Author Topic: Finnish  (Read 61 times)

0 Members and 1 Guest are viewing this topic.

Offline Unknown

  • Water Stone
  • ***
  • Posts: 3260
  • Alcholocost of Gibber-jabber
Finnish
« on: December 05, 2018, 07:47:29 PM »
A video

I think it would've been nice if there had been a recipe for Brimestone. Ric F. was named in a recent post. When I saw the knife master pouring the Brimstone; I was immediately reminded of his Cutlers Resin. Not exactly reminded in the sense of full recollection- I do remember frankensese (sp?) and iron filings.

I do think it is a hot-tip to use a red hot tip on the tang to punch through the birch bark hilt demonstrated. As well, when the seating of the pommel is shown, imho, it shows ( as I have stated previously) that the use of spacers or other hilt fittings were driven down to act as clamps. Also of note is the use of a knife and files to shape the hilt.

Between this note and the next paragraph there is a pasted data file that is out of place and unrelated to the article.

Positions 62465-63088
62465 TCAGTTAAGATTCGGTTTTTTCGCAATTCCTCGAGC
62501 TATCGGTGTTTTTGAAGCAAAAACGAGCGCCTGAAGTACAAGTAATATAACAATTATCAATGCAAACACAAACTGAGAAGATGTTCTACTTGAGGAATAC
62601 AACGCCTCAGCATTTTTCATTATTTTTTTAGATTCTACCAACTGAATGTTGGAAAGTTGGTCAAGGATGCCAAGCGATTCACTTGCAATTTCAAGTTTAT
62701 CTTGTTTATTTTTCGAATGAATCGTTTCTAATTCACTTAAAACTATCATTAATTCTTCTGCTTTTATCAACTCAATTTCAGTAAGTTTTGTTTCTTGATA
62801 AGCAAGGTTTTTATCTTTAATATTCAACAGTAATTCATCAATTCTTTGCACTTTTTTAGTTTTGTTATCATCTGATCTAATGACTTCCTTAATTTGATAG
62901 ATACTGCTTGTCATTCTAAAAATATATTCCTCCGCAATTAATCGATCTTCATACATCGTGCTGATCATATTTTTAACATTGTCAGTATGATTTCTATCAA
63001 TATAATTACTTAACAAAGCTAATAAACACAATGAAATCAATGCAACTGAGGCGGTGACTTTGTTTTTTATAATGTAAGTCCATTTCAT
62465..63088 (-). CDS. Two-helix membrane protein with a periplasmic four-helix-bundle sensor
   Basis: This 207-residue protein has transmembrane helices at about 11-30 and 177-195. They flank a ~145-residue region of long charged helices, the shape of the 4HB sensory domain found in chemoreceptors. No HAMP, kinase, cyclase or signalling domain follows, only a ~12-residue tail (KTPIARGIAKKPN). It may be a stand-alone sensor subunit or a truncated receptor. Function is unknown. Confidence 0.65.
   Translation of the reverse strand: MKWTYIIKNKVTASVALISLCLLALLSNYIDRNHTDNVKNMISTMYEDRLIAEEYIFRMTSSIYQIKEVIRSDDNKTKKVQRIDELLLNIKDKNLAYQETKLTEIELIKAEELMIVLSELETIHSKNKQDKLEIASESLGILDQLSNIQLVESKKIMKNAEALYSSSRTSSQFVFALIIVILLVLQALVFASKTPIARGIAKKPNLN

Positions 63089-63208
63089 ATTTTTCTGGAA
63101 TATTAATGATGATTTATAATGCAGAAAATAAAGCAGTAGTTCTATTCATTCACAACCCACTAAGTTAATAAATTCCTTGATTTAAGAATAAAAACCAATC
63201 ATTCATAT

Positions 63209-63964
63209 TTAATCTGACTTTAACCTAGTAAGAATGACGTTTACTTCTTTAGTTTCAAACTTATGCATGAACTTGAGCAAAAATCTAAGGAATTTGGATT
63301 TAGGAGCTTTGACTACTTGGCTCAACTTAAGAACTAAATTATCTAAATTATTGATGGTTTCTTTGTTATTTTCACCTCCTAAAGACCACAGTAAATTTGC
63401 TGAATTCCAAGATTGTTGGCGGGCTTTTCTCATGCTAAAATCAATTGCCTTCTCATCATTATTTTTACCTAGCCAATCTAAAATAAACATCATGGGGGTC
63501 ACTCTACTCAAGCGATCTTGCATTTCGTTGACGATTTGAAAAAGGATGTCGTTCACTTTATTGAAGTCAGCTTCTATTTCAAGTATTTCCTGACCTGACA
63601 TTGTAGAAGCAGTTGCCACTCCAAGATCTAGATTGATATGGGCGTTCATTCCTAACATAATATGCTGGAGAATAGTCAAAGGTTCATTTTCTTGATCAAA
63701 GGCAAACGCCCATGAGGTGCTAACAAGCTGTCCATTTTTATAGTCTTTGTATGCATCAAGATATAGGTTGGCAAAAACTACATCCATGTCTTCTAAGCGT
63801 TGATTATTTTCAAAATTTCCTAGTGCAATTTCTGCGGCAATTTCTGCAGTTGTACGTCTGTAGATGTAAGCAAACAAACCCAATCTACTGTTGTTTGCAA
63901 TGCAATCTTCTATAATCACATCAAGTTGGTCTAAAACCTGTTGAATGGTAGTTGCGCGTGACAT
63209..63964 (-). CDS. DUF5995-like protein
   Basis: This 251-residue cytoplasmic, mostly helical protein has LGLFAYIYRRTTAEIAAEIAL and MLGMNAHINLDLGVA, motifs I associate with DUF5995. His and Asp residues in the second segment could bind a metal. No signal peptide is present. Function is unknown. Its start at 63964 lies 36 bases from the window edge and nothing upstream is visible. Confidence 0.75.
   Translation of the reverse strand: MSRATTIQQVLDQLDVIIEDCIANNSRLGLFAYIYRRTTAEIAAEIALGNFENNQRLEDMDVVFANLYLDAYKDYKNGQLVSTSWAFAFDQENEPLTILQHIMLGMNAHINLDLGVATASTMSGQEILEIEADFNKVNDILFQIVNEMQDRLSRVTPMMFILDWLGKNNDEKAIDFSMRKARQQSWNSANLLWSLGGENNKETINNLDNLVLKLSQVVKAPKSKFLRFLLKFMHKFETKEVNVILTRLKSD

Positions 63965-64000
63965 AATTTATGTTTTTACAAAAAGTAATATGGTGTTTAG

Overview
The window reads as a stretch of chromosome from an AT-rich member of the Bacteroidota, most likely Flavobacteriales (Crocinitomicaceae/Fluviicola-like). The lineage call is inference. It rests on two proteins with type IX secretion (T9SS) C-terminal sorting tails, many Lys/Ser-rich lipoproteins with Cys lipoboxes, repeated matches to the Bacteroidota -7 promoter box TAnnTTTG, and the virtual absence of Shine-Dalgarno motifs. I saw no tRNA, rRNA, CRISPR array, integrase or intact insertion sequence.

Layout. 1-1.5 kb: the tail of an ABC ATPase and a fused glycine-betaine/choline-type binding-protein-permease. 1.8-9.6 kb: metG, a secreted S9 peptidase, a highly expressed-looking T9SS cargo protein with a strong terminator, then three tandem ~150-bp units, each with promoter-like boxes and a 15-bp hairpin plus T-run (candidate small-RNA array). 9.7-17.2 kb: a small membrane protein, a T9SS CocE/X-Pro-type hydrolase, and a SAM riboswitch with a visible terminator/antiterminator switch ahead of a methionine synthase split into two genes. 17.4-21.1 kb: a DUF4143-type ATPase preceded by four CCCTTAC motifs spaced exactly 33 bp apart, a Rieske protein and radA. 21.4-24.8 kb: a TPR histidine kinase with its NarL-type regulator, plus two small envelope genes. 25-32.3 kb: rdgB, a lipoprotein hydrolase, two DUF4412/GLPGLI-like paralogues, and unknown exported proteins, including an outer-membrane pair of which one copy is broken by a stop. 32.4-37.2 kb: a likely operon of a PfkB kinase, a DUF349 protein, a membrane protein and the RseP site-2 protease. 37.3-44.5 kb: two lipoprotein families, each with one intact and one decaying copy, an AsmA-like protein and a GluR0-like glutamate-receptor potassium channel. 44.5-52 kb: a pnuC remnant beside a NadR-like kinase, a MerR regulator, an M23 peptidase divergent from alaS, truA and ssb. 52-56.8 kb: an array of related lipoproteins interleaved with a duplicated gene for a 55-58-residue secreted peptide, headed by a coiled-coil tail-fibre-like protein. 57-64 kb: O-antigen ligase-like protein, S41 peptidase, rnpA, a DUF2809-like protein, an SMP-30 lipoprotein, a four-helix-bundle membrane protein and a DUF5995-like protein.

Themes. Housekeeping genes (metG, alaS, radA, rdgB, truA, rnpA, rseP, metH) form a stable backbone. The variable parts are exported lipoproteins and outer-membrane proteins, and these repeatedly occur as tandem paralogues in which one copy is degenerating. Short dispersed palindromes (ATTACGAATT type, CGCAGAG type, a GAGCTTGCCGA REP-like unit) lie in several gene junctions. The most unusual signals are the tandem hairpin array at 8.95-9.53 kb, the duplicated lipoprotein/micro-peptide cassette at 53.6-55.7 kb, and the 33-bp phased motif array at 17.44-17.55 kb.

A studied smith would likely have some issues with terminology used in the forging, HT segment, but I am tending toward a problematic issue with translation.  Or it could be a matter of rural terminology not matching exactly with our bookish studies.

I'm going to look for the second episode. Hope you have opinions to share
...don't go thinking you know me.
                                                  -Unknown

Offline wsdstan

  • Supporting Member
  • Diamond Stone
  • ****
  • Posts: 8732
Re: Finnish
« Reply #1 on: December 05, 2018, 09:05:19 PM »
Interesting video.  My interest lies with the techniques that are very useful to see in both the construction of the knife handle and the making of the sheath.  I am particularly interested in the method they use to place the decorations on the leather as I have a large flintlock rifle sheath that I am going to decorate with plains indian patterns but the method the use in this video is worth considering I think.
A man who carries a cat by the tail learns  something he can learn in no other way. 
(Mark Twain)